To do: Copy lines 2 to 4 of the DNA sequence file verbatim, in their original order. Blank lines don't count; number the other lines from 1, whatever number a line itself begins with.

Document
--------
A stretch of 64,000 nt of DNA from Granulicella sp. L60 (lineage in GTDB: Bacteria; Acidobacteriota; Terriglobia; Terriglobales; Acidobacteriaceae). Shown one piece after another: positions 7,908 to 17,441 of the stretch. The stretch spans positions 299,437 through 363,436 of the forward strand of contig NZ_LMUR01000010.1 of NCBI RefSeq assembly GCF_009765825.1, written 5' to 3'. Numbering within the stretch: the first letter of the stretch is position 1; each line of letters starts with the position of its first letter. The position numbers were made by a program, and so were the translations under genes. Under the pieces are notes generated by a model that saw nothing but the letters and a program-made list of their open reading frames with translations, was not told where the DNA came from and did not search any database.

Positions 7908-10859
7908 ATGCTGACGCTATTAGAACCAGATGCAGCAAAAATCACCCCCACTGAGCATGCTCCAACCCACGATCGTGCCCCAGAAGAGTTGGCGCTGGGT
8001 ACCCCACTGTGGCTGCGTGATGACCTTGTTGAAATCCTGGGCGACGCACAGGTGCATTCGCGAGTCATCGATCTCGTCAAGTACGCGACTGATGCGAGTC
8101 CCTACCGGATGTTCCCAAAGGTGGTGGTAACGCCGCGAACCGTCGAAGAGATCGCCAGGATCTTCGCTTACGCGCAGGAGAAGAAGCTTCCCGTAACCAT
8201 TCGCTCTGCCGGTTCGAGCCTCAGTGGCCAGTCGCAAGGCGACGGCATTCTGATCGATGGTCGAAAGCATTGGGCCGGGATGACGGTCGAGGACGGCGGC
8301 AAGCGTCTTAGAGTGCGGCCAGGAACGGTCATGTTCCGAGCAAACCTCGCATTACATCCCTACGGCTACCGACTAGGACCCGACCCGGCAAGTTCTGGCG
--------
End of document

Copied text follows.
Positions 7908-10859
7908 ATGCTGACGCTATTAGAACCAGATGCAGCAAAAATCACCCCCACTGAGCATGCTCCAACCCACGATCGTGCCCCAGAAGAGTTGGCGCTGGGT
8001 ACCCCACTGTGGCTGCGTGATGACCTTGTTGAAATCCTGGGCGACGCACAGGTGCATTCGCGAGTCATCGATCTCGTCAAGTACGCGACTGATGCGAGTC